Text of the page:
We loaded the bales we needed for the workshop project - a 70-foot long single-bale wall. By laying them on their sides, it will be about 22 inches high, curving around a drop-off on the road to the Hogan.
After unloading, we thought about the garden she wanted and decided that a GreenzBox growing system would be the best solution. We designed it that night and soon had the basic dimensions and a parts list. The next day we went back and showed her what we thought was best to do, and she gave her approval.
We also decided to build the cafe a couple of round compost bins, four feet across and four feet high, made from a roll of old hog wire and window screen from around the outside of the old garden. Around these two outside layers, we wrapped weathered wood and wire snow fencing a friend of ours had given us about 7 years ago.
After finishing the compost bins, we began on the GreenzBox. Since she had straw bales left over, we brought them to the site, and after leveling the perimeter, we stood them on their sides and created a 16’ x 6’ growing box. We tied the bales together with bailing twine for stability, put some old chicken wire on the bottom to keep out gophers and three inches of straw for drainage.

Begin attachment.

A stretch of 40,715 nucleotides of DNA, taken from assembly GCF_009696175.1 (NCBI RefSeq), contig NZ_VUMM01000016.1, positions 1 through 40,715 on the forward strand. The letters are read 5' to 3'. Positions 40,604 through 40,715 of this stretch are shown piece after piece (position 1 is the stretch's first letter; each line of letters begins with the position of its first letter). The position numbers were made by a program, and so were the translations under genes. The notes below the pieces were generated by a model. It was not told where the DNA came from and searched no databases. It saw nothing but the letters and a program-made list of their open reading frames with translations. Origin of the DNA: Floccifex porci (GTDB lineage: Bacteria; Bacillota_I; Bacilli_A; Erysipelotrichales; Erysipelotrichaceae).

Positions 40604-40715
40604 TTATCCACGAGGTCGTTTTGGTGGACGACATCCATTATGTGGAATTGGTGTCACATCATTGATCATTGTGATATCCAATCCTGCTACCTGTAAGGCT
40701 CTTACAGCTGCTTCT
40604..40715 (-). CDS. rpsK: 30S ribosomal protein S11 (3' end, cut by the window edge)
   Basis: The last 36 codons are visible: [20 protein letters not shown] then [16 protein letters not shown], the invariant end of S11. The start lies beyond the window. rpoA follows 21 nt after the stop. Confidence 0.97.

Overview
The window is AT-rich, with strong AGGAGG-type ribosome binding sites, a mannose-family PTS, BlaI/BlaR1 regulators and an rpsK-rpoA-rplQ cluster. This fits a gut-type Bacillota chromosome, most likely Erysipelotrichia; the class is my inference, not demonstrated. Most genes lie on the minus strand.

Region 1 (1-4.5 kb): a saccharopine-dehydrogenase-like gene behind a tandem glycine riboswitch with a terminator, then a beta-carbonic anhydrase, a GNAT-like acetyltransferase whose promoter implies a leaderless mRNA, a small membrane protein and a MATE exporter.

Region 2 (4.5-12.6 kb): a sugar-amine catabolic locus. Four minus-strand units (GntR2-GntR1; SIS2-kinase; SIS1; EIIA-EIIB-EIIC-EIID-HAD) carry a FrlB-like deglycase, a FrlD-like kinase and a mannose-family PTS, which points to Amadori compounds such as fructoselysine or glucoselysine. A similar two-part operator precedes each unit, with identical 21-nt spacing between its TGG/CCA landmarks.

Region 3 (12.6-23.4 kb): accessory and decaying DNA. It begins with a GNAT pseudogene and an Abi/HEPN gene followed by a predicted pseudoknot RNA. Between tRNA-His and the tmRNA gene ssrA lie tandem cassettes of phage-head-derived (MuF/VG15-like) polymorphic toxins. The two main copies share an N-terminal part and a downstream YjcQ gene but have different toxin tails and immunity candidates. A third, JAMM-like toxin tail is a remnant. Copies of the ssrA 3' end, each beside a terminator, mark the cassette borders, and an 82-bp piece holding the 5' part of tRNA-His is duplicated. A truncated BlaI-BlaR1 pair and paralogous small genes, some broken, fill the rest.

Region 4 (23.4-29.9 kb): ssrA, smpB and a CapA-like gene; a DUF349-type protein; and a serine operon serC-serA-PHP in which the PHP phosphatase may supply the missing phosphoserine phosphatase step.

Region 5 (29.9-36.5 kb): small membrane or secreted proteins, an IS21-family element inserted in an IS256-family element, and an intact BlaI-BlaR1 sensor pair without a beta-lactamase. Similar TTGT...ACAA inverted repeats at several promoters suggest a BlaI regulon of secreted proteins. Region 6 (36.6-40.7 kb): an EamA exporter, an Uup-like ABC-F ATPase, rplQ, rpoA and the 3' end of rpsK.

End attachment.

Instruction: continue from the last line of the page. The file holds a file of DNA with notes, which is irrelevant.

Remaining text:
We had ordered 5 yards of organic soil that arrived just as we finished wrapping a tarp over the edges of the bales to keep them dry. Although he dumped it as close as he could to the GreenzBox, we realized that we had a lot of shoveling ahead of us. Suddenly a man hauling an old Ford tractor with a front loader on it drove up. He was doing a small job for the trading post next to the café. We asked if he could come over and scoop the soil into the box when he was finished with the job next door.
We had some other details to tend to, and just as we finished them and began shoveling the soil, he drove up. In about 15 minutes he had dumped it all in. As he turned to leave, we asked if we could pay him anything. He requested a small amount, which we gladly paid, knowing how long we would have been there shoveling without him, and after all, “The laborer is worthy of his hire.”
The completion is yet to come; there are still some finishing touches, but the major work is done. Soon we will add the frame for the shade cloth and plant the bed with some of the greens we have been growing indoors in seed trays.
On a post office building in Washington D.C. there is an inscription, which states that a mailman’s job, among other things is to be an, “enlarger of the common life.” In the April issue of Newsweek magazine, Lisa Kershener, a farmer, was asked, “Why did she, like others, continue to prevail against all the hardships farmers and gardeners go through?” The answer was, “We love growing food for people.”